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The new target of right-wing rage: Veteran employees at the FBI and Justice Department

Joseph Tanfani, Tribune Washington Bureau on

Published in News & Features

Asked precisely what Rosenstein has done wrong, she said only that he was slow to provide some requested documents to Congress.

The swirling accusations of bad faith and political bias inside the FBI and Justice Department have angered and bewildered some current and former FBI agents and prosecutors. The say the harsh rhetoric from Trump and his allies is sapping the morale of employees and public respect for the bureau.

"We have really fallen way far down the rabbit hole, that's for sure," said Frank Montoya Jr., a former FBI agent who headed counterintelligence operations at the bureau.

"Internally, there's a lot of people who are freaking upset, and disappointed," he said. "They think that they are being unrighteously dragged through the political slime field, and we are."

He added, "The president keeps sucker-punching us."

Former Attorney General Eric Holder, who served from 2009 to 2015 under Obama, said Trump's complaints and attacks break the traditional wall between the Justice Department and the White House. He said the drumbeat of criticism won't rattle Mueller, but it might make a difference when a jury considers testimony from an FBI agent in an ordinary criminal trial.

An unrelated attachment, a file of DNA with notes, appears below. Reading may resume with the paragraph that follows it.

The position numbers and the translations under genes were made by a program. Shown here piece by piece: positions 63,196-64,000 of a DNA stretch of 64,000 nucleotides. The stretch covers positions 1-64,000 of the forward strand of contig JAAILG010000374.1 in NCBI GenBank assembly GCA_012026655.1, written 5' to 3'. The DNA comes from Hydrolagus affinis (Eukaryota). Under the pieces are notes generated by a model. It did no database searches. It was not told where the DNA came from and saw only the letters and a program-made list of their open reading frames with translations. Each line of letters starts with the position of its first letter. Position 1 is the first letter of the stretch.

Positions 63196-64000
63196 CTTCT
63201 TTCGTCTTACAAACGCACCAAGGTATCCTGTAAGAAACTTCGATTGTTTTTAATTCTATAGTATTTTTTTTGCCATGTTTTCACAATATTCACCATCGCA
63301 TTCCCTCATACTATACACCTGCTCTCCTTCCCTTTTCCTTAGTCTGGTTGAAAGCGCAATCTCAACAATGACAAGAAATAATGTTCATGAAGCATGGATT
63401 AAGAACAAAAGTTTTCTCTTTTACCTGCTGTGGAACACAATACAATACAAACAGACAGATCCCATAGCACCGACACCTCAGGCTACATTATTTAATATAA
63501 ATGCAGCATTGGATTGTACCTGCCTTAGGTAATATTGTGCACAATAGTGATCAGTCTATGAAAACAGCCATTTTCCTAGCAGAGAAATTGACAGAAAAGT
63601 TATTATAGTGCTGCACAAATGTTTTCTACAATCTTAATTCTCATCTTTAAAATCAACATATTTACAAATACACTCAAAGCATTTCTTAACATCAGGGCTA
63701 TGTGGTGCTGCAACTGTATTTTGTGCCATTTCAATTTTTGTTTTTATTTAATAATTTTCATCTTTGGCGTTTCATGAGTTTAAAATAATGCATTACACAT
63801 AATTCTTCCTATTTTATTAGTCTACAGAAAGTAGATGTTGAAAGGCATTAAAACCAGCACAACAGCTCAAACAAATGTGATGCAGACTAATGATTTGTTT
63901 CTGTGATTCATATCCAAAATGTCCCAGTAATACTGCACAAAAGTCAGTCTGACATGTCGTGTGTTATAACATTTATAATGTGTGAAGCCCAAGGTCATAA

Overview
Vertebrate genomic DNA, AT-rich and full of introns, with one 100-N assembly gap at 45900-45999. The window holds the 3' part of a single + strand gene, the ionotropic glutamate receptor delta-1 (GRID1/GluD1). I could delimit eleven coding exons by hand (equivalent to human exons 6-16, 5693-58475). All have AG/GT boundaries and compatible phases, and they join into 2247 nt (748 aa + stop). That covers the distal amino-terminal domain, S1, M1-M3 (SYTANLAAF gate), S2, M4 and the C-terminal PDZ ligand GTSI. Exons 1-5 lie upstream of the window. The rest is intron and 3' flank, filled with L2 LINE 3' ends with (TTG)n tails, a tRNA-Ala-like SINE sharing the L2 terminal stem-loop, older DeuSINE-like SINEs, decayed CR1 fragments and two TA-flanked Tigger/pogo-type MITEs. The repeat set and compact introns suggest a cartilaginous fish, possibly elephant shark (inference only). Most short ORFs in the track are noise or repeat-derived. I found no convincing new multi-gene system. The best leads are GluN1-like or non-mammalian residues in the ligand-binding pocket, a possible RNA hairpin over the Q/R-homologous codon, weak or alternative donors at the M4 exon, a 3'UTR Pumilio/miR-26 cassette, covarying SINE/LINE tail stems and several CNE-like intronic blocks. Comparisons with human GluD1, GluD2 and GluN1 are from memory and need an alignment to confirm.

The criticism will "raise doubts in the minds of people as they listen to that FBI agent and what she says in a way they never did before," he told reporters. "The long-term negative collateral consequences are substantial, they're real, and I hope the president would pull back."

 

FBI Director Christopher Wray, whom Trump chose to replace Comey, has avoided directly confronting Trump. But after the House memo was released, he put out an internal video to FBI employees telling them to stand tough amid the political bickering.

"Talk is cheap," he said. "The work you do is what will endure."

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